Warren Mundine’s new military intervention into Aboriginal Australia
Warren Mundine on the role of the military in Aboriginal communities: “Actually the military does have a place … In the tsunami of Indonesia, you know at Sumatra and the Indian Ocean. And I said the military has got to train for emergency services and war situations.”
Last evening Warren Mundine was interviewed by Ellen Fanning on the SBS TV program The Observer Effect.
For mine Fanning went pretty easy on Mundine. The interview did a good job of introducing him to a wider audience and to confirming him in his likely future role as the most powerful Aboriginal person in Australia under the sponsorship of new Prime Minister Tony Abbott.
Mundine, without any apparent consultation with any person – black or white – outside of the Liberal Party, has been named as the Chair of Abbott’s new Indigenous Advisory Council that will apparently have a vague but broad-reaching policy-setting role under Abbott’s new Liberal/National Party coalition government.
Frankly I don’t think that Mundine, particularly when he gets into the room with such conservative heavy-hitters and apparent fellow members of the Council as Marcia Langton and Noel Pearson, will carry all that much weight or influence, but the blue-and-not-so-blue-rinse-luvvy Liberal set from Sydney seem to like him.
The Fanning interview attracted a fair amount of comment – pro and con – on Twitter and you can see much of that discussion at the The Observer Effect’s home page. Fanning invited Mundine onto the show via this tweet: “Ellen Fanning @warrenmundine hey there Warren. Trying to get in touch re an interview for SBS. Can you follow me and I’ll DM you ?” on 4 September. Mundine’s Twitter stream makes for the occasional interesting read, if only to see just how much he admires his new bosses and despises the old.
One question that comes to mind is that if Mundine is worthy of appointment to this position of apparent substantial power in indigenous affairs, why Abbott did not make a ‘captain’s pick’ and drop him into a safe Liberal seat? This was after all one of the issues, following Labor’s choice of Bob Carr for the vacant New South Wales senate seat in March last year, that apparently drove Mundine into the Liberal’s welcoming arms. Perhaps it was that the ‘Labor rat’ factor – up until late last year Mundine was a rusted-on member of the New South Wales Labor right – may have made his pitch to any electorate difficult.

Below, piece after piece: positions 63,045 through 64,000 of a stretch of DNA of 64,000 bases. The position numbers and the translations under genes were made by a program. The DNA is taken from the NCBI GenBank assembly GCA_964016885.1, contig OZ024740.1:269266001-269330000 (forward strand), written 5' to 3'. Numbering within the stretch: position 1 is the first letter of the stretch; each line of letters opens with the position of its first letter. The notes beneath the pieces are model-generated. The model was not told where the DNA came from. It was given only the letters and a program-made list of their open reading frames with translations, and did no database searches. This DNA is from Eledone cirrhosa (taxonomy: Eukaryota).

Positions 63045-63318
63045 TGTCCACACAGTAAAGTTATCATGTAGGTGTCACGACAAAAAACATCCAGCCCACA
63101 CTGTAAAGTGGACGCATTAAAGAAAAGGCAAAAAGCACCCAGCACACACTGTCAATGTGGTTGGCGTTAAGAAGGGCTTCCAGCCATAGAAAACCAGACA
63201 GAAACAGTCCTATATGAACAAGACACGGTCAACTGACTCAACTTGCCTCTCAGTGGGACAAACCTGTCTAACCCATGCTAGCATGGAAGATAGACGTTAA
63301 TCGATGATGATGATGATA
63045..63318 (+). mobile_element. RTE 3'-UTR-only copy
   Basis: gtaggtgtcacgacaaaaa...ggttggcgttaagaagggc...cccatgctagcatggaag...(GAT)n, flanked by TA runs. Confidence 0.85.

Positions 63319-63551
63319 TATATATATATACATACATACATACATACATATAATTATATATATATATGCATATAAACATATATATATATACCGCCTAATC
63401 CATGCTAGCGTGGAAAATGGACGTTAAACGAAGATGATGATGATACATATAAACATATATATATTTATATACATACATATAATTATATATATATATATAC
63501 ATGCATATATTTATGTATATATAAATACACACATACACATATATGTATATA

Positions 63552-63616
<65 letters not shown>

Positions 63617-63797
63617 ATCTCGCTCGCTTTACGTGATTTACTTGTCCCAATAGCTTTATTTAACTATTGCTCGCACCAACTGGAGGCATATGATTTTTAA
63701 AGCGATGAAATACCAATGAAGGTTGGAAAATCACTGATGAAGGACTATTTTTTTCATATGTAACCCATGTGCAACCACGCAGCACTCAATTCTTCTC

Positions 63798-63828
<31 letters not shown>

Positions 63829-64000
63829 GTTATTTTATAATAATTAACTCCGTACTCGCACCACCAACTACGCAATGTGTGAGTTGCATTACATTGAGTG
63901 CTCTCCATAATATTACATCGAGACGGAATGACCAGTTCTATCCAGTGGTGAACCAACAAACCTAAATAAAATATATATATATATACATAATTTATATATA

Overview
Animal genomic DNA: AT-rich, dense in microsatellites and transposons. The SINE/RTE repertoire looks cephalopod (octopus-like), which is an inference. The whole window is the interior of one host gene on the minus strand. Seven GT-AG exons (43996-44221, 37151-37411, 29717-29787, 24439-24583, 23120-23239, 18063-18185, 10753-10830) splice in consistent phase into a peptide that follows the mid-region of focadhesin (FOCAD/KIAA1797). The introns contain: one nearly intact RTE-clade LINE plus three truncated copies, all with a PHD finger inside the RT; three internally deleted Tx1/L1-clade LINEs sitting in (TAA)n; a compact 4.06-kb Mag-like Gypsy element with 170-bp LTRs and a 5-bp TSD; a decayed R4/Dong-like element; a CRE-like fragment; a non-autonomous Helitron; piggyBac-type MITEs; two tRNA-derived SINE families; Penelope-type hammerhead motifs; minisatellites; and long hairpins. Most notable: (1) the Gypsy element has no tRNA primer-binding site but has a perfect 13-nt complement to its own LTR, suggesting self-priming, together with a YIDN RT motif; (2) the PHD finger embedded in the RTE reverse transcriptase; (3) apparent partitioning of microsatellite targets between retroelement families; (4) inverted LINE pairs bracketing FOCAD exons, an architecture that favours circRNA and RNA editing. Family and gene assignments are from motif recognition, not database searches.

The conversation between Fanning & Mundine was often rather dull, but one passage towards the end did catch my ear. I recorded the show so here is my transcript (which may not be perfect) of this exchange towards the end of the half-hour interview.
Ellen Fanning: And would it ever be about sending the military back into indigenous communities as you have done under the intervention?
Mundine’s first response was to rule that prospect out comprehensively.
Warren Mundine: Not as far as I am concerned.
But then he had a change of mind and heart …
… Actually the military does have a place. One of the ideas we are looking at is how do we get surgery and medical stuff into indigenous communities. And I just had a sit there (?) one day with a cup of tea as you normally do and I said, well, you know … In the tsunami of Indonesia, you know at Sumatra and the Indian Ocean. And I said the military has got to train for emergency services and war situations. They’ve got to go in there and set up a hospital, do surgery and move it on.
Ellen Fanning: So can you see field hospitals in indigenous communities?
Warren Mundine: I … reckon that is something we could place. One, the Military could be trained for state emergency operations in communities and setting these things up. The Aboriginal community medical services could tap in to that.
We’ve got to get innovative, we’ve got to think differently and it is not about cutting programs or bringing new programs in.
It is about focusing on the outcomes and then putting in place how we do that outcome.
I’ll leave you to draw your own conclusions about just what Warren Mundine is proposing here. However, particularly in light of the undoubted failure of the most recent use of the military as an intervention force in remote Aboriginal communities in the NT, there must be very real questions about the value of again using them – if even for a limited purpose – in Aboriginal communities. Unlike the Howard/Brough Intervention of 2007 that was restricted to the NT, Mundine is proposing multiple interventions into Aboriginal communities across the country.
It seems remarkable and more than passing strange that such broad-ranging policy interventions are being contemplated on the first the day after an election.
Maybe it was just a ‘thought bubble’? Or just maybe it is a policy that this new government will implement.
Either way it is hard to see how short-term and apparently intrusive interventions to deliver emergency surgery operations on Aboriginal communities will do much to address more wide-ranging systematic issues like the appropriate and effective delivery of primary care services.
This article on community-owned and controlled Aboriginal health service delivery in the NT considers those issues and may provide Mundine and the new government with some informed insights into just how effective those locally owned and controlled services can be..
Tony Abbott’s new government has yet to be sworn in. Warren Mundine has yet to be officially engaged by the new government in his role of Chair of a body that does not yet exist.